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  10. furandhides

    furandhides Premium Member

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    Never wanted, nor do I like, doing the work of the Grim Reaper. Always hoping for good news, however, here we go again. The $$ on the important water animals, have lost ground since last season. Slightly over 299,000 muskrats sold 78% at a reported $3.51 ave. 48 rats were in the top lot, which brought $12.25 ea.. 2096 rats were in the next lots @ $7. 1625 next brought $5. Prices then dropped to $4.50 and down to .50. Appears that the real ave. is probably about $3. I took the time to listen to the wild fur portion of the sale yesterday, in order to get a better feel of the auction floor. The rat sale was unusual, to say the least. Actually weird. Most of the sale seemed to revolve around the action of one Chinese woman, with people fooling with her around the edges. She was making some mistakes, and there was some taking advantage of her vulnerability. If it wasn't for her, $$ would have been lower, and may not have sold at all. Doesn't appear to be a firm footing for any market. About what was expected. Otter had much interest, but pretty much in the $25 range. Anything more neglected. Beaver remain at hatter levels, other than a handful at better $$. Only 40% of the wild mink sold. The $14.16 ave. reflecting the best of the males, with the bulk of the goods unsold. Females were 100% unsold in the Central section. True ave. maybe $8-9, with all goods sold. So there you go. Prices on all items will be cheaper next season. So much for recovery.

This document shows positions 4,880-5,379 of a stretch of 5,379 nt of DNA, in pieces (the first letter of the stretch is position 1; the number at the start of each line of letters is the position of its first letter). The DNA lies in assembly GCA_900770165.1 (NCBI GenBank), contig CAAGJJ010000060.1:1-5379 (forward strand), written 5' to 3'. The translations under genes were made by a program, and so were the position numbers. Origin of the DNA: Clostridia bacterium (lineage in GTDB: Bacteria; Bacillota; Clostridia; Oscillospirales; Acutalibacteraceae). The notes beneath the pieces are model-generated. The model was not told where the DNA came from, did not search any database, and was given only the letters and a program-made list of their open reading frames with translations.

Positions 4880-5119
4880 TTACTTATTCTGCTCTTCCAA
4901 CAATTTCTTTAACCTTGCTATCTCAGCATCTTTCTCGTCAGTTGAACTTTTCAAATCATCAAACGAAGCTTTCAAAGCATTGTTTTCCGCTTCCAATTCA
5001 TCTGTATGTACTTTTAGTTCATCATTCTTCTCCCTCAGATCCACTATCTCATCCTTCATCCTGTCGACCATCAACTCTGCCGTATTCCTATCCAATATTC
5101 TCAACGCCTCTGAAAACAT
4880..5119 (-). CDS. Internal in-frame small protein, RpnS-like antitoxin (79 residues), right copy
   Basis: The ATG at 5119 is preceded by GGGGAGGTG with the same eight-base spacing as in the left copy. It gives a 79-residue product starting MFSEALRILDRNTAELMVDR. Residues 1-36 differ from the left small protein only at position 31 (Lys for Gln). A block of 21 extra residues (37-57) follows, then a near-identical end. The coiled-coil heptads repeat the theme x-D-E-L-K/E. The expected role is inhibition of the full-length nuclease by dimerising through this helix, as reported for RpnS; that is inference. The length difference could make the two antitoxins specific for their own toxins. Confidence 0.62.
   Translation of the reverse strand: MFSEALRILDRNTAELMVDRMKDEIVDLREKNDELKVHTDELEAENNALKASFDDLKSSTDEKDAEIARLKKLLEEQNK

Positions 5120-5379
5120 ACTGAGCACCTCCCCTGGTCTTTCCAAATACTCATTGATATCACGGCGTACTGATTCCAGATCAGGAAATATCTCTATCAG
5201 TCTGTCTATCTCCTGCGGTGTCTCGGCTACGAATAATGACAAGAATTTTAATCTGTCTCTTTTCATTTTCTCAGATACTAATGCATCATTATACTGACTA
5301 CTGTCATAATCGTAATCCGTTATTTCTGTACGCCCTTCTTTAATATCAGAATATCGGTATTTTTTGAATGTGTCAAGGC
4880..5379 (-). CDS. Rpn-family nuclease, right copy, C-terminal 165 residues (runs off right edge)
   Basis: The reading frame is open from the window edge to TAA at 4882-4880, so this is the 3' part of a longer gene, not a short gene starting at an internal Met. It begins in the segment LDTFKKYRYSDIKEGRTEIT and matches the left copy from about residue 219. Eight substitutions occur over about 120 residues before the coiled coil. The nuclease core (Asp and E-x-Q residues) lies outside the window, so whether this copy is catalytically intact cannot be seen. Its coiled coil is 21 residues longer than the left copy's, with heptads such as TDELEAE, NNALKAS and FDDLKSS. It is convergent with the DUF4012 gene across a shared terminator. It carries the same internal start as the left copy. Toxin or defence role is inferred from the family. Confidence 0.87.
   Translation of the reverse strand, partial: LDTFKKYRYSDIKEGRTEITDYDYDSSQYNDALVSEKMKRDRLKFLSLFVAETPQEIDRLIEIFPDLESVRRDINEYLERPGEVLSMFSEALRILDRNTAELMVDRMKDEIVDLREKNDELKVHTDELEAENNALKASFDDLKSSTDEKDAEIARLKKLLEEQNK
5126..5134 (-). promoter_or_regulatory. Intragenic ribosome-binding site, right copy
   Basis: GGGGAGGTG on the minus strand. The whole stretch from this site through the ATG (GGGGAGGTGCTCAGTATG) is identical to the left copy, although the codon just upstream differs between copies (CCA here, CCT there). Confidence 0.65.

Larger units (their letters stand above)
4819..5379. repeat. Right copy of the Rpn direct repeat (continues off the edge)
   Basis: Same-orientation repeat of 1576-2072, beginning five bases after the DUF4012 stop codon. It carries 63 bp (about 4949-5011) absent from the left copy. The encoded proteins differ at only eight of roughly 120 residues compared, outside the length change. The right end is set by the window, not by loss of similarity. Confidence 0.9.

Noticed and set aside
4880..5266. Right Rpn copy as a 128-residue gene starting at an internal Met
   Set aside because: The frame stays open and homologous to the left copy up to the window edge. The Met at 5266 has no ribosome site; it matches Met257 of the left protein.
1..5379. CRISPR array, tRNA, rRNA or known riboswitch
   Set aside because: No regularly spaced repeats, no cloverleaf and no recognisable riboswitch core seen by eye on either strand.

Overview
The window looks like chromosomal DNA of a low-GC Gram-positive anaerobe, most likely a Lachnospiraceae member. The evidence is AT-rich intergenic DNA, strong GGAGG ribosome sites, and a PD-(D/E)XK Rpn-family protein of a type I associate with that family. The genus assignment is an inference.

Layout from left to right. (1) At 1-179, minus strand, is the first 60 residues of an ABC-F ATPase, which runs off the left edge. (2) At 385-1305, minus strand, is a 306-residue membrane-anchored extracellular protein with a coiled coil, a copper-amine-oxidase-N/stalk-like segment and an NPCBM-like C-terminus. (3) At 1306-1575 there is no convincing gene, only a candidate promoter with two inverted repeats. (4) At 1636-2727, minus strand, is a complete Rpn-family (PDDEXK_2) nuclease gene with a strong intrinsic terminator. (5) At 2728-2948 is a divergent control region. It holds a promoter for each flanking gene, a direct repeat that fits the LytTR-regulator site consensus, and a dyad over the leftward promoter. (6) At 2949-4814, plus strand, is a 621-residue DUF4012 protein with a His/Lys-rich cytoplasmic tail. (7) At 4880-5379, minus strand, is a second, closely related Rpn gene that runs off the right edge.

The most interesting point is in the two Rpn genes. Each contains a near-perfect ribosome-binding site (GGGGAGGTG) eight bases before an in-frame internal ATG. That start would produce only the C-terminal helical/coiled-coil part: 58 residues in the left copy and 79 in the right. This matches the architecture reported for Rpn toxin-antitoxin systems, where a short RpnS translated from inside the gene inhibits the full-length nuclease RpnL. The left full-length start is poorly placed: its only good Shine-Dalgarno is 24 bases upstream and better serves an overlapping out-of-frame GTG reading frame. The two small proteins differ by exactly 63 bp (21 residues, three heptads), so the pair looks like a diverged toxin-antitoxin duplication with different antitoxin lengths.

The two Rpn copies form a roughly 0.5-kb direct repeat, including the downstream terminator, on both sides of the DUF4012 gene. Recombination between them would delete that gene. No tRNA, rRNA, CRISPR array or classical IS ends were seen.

11. otterc

    otterc

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    Trapping is still the best hobby in the world where, if done wisely, you can still make a few bucks or at least break even. Having trapped for 40 years and not missing one year, I have learned that when prices are higher you trap hard during vacation and weekends. When prices are down you simply run the line on the way to work. There is nothing like that smell of fur drying in the fur shed. Hopefully, I will be able to do it until I can no longer get around.
     
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  12. Patrickr